"As societies build walls of separation between communities,
ICAAD works to remove each brick to illuminate our common humanity"

Human Rights Defenders Unite at CSW to Share Successes in Advocating for Women & Girls’ Rights

Erin Thomas, Advisor, ICAAD: In March at the UN, there’s a buzz in the air. Thousands of women’s rights defenders gather in New York City to raise their voices about the injustices women and girls face all over the world at the Commission on the Status of Women (CSW). This year, the 62nd session was centered on rural women and girls.

The two-week long conference was full of making connections and knowledge sharing. ICAAD kicked off the conference at an event run by Tonga, the Pacific Community, UNFAO, and Canada on tackling climate change through the empowerment of women and girls. Throughout the two weeks, highlights range from the small connections with fellow women human rights defenders to watching history being made.

The UN Ambassador of Palau, H.E. Ms. Olai Uludong closing out the panel on tackling climate change through empowering rural women and girls.

On Wednesday, ICAAD attended an event at SAP on Women’s Empowerment Principles in the private sector and engaged with other innovators on design thinking in social change. UN Women and SAP have partnered to create the #SheInnovates app which will connect women and girl innovators with mentors, training, and events to push the agenda on SDG 5 for gender equality.

Women’s rights and tech has been a common thread through CSW 62 events. At an NGO-led panel, case studies on tech used to build agency, capacity, and advocacy efforts highlighted femLINK Pacific’s initiatives to involve women in the media.

Erika Kvapilova from UN Women Georgia sharing their best practices to implement Women’s Empowerment Principles in Georgian businesses.

The ICAAD team also witnessed history being made with the work of CEDAW general recommendation 37 which addresses how women are disproportionately affected by climate events. Many of these vulnerabilities are not inevitable, but are allowed by political and social institutions failing to engage in gender-responsive disaster planning and implementation.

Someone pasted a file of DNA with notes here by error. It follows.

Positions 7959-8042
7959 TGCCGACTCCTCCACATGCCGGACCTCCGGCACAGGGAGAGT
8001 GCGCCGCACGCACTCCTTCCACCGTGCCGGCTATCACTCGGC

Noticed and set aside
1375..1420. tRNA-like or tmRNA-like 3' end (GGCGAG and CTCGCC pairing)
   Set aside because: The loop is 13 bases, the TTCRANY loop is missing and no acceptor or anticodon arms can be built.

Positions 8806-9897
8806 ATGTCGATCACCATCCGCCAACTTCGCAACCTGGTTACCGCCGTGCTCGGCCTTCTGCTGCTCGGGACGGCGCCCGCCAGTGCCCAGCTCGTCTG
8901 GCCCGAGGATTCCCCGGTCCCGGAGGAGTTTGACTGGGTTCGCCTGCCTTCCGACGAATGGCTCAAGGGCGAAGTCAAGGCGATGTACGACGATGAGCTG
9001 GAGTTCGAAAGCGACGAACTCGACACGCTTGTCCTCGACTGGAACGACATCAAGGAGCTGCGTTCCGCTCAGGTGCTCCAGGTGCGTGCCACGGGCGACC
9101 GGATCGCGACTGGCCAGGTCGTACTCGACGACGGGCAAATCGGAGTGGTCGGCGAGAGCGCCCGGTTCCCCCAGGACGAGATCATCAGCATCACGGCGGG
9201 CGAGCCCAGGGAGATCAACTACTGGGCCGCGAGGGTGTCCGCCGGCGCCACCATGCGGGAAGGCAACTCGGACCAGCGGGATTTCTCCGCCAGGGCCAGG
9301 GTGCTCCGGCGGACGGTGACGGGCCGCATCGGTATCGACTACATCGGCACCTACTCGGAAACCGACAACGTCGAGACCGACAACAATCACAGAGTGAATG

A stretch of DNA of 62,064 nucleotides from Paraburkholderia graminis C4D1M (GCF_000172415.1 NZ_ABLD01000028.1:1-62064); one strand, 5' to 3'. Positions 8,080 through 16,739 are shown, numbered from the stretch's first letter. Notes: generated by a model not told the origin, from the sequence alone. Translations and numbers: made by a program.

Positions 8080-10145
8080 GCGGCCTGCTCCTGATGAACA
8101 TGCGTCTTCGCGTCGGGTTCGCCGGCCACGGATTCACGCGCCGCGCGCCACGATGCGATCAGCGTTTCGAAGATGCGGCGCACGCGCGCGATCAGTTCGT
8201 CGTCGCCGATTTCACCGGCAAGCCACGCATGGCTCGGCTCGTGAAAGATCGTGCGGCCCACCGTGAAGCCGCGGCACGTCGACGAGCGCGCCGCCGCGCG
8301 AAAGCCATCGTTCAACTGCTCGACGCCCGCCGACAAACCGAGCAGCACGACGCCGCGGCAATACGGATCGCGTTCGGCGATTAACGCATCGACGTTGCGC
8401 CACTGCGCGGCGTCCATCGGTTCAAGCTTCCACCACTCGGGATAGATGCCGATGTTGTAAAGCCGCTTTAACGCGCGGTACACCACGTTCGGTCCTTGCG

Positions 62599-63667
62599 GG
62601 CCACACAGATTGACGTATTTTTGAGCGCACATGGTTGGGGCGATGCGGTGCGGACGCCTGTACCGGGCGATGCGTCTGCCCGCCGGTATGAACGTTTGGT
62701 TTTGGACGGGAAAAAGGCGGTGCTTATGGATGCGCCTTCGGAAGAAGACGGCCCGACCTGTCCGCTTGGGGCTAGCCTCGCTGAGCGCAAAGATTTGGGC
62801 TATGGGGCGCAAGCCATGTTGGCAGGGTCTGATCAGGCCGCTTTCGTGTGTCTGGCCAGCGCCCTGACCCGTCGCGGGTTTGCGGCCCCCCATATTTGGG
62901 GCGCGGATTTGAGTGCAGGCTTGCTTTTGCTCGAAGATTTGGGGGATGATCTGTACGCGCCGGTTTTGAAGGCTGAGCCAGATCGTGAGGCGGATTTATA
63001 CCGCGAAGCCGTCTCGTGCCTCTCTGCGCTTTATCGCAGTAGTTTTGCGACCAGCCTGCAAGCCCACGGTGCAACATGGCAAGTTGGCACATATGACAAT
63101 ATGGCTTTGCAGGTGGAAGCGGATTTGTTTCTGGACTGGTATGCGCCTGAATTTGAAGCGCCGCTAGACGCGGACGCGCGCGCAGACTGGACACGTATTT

General recommendation 37 will function to hold governments accountable to not only include women and girls in disaster risk reduction but to ensure that outcomes address structural inequalities. Gender-responsive climate action was spearheaded by Fiji’s leadership at the last COP23, and other Pacific leaders have helped guide the international community in intersectional approaches to climate change response and risk reduction.

Gender-based violence was often the focus of conversation. Advocates and leaders from around the world shared best research, prevention, and response practices. The World Health Organization hosted a panel on violence against girls which is an area ICAAD has been working on in the Pacific since 2013. Several of our programs have focused on gender-based violence (GBV) in the Pacific including: the report on gender bias in judicial sentencing patterns, the joint CEDAW report for Fiji, and the assessment of GBV in Niue.

Indigenous activist at Dewan Adat Papua, Elvira Rumkabu, presenting on the genocide in West Papua and the role of indigenous women in demanding ecological and climate justice.